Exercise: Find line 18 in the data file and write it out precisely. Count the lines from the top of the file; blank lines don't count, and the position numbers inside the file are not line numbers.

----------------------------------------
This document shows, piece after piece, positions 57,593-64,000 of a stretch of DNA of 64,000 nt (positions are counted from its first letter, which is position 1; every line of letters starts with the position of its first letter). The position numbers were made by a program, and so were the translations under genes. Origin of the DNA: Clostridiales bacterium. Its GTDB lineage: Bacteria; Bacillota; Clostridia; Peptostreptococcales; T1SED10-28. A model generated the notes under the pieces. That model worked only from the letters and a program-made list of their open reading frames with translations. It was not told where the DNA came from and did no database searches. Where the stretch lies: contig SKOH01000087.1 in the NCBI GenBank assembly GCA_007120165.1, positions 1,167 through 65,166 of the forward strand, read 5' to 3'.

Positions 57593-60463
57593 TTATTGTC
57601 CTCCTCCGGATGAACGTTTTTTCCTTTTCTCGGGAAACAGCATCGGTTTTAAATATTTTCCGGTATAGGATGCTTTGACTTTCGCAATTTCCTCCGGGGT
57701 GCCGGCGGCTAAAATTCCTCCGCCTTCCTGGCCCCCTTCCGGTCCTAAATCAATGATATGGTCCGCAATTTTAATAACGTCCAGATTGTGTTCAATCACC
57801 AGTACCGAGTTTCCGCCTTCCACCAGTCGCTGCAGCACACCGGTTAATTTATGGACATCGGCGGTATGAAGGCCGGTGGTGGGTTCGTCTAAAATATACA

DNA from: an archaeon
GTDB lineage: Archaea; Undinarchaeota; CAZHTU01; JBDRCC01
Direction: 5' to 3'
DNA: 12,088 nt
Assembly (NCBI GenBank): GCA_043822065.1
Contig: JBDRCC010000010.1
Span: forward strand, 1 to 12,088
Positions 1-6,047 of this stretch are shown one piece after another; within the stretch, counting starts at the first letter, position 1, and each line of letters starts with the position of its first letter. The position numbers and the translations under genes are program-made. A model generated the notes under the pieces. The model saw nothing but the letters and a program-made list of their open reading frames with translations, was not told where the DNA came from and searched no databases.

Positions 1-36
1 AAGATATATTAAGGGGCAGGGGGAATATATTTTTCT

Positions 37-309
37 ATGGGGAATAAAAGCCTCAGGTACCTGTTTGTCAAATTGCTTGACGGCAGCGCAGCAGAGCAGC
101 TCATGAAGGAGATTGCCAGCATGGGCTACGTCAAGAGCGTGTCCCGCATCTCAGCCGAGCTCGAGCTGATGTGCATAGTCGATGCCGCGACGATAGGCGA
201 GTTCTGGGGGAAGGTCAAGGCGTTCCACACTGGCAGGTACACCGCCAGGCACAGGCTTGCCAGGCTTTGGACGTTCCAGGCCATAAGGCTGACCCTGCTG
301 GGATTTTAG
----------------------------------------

37 ATGGGGAATAAAAGCCTCAGGTACCTGTTTGTCAAATTGCTTGACGGCAGCGCAGCAGAGCAGC